A&O and Shearman merger will put ‘pressure’ on Magic Circle, says former Slaughters chief

By on

Rivals may wonder how to ‘ratchet up their US strategy in response’

The combination of Allen & Overy (A&O) and Shearman & Sterling will “pressure” the Magic Circle, the former senior partner of Slaughter and May has said.

Christopher Saul, who spearheaded the firm from 2008 until 2016, shared his views on the mega merger in a post on LinkedIn. He had previously raised the prospect of a Magic Circle-US merger in November “only to dismiss it”, and now admits he must “eat my words”.

On Sunday it was announced Magic Circle firm A&O will merge with US firm Shearman & Sterling to create the third largest integrated law firm in the world. The new firm will be known as Allen Overy Shearman Sterling, or A&O Shearman for short.

“This inevitably will put pressure on the rest of the Magic Circle,” said Saul, who has since moved into consulting. “They may like to characterise this as an opportunistic strike back by the empire but will be wondering how to ratchet up their US strategy in response.”

The 2023 Legal Cheek Firms Most List

Positing on the future of the combined firm the former Slaughters veteran said: “Some reshaping will surely follow. There will be uncomfortable overlaps in headcount and rationalisation in broader infrastructure.”

It has since emerged the deal requires a vote and 75% approval from partners at both firms before it goes ahead, and Saul, who spent 30 years at Slaughters, said it is “notable” that it was announced before such details as this “pre-empts the risk of an agonising endless courtship” and “suggests that A&O had the negotiating leverage to treat partner votes as something of a formality”.

The proposed merger will bring together 3,900 lawyers across 49 offices and approximately £2.7 billion in combined revenues. Yesterday, the duo unveiled a combined logo.

It comes as new data shows mergers of UK law firms are up by nearly a quarter (23%) to 122 in the past year.

For all the latest commercial awareness info, news and careers advice:

Sign up to the Legal Cheek Newsletter



It’s uninteresting. All anyone really cares about – associates and recruiters who make coin on salary move – is A&O base rates in London. They’re not going up to US. Shearman associates get fired/made redundant or come to terms with reduced pay over transition period. Will the average associate’s life change at A&O? No. Will the average associate’s life change at Shearman? The shelf life of a US associate is 1.5-3 years so most will have left by the time Shearman becomes incorporated. And accordingly, the answer is also no.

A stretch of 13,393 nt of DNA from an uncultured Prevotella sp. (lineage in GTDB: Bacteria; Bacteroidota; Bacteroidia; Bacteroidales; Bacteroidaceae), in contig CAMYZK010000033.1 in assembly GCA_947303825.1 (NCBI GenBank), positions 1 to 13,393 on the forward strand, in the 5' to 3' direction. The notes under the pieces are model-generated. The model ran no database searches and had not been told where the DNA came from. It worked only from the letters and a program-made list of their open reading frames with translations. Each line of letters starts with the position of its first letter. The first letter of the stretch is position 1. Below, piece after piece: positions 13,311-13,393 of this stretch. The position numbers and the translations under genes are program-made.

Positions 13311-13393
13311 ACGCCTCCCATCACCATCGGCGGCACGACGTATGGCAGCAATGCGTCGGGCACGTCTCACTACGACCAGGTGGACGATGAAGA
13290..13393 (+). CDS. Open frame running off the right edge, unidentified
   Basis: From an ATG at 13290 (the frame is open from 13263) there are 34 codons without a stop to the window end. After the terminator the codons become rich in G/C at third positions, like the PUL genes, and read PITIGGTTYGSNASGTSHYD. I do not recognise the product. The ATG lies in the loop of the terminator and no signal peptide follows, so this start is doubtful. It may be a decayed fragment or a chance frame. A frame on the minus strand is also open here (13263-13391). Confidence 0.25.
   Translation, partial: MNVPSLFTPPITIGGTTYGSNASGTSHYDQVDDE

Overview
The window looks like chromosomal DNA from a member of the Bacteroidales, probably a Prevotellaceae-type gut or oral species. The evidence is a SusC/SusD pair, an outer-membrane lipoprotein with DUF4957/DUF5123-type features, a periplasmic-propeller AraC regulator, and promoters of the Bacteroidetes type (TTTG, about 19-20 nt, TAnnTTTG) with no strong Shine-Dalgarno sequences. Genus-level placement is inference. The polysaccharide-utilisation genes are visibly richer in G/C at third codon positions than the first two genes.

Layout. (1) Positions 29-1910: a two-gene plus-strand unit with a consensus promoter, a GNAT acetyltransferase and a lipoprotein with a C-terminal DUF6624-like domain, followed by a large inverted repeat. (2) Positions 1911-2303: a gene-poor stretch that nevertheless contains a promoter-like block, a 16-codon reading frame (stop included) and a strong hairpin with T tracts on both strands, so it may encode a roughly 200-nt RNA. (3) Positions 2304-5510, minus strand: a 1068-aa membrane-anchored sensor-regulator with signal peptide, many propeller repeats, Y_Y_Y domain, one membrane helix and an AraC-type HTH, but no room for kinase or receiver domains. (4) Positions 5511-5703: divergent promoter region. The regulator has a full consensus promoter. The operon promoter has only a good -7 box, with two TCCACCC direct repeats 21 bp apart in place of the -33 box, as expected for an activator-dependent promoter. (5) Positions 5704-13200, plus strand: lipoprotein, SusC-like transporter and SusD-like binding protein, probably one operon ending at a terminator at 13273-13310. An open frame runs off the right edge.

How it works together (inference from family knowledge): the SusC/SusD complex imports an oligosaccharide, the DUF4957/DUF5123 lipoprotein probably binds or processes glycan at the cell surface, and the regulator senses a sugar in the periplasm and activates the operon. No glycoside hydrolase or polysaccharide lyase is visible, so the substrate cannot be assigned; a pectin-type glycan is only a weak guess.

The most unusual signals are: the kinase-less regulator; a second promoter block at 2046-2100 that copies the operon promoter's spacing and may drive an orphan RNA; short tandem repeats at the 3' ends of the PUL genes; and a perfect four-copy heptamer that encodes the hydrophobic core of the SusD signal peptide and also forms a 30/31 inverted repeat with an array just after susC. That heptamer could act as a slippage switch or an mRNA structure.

It’s also not really a “combination” or a “merger”, it’s really just a takeover. Your chances of becoming partner remain somewhere between none and sod all, if you were misguided enough to spend 10-15 years trying to follow that rotten carrot off a cliff.

Casual Observer

Agreed, the reality is that A&O are buying their way into a market that they have struggled to compete in. The main impact, in the UK at least, will be on all on the ‘doubled up’ support staff and, unfortunately, on the juniors and future trainees at S&S. I look forward to seeing Paul at Shearman sell this to the freshers come September!


What I want to know is will A&O Shearman still be part of the magic circle?


Five Shearman partners just left to Ashurst today but this must have been planned before this merger was announced right?

Wonder if any further Shearman partners will be leaving.


Great move for Ashurst- already has an excellent projects practice and now has swooped in and taken on Shearman’s project team.




so slow


Most of the existing Shearman London partners and associates will be asked to leave because what A&O wants is the US practice. Having worked in NY for two years it boggles the mind that A&O chose Shearman which is broadly considered a second-rate firm in the US. Gibson, Katten and Fried, Frank, Harris, Shriver & Jacobson would have made more sense.


The PEP of Gibson Dunn dwarfs that of A&O, would never work

Join the conversation

Related Stories